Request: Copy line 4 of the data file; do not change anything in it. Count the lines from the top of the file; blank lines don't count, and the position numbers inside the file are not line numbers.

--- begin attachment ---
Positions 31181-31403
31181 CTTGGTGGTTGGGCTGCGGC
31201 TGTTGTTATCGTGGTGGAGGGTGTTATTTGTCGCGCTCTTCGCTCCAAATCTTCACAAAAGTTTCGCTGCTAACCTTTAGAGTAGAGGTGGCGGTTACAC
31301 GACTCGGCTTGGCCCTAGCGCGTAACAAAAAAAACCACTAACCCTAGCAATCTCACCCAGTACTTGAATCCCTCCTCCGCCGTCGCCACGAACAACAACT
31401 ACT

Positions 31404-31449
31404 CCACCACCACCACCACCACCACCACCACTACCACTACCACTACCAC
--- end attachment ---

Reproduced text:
31301 GACTCGGCTTGGCCCTAGCGCGTAACAAAAAAAACCACTAACCCTAGCAATCTCACCCAGTACTTGAATCCCTCCTCCGCCGTCGCCACGAACAACAACT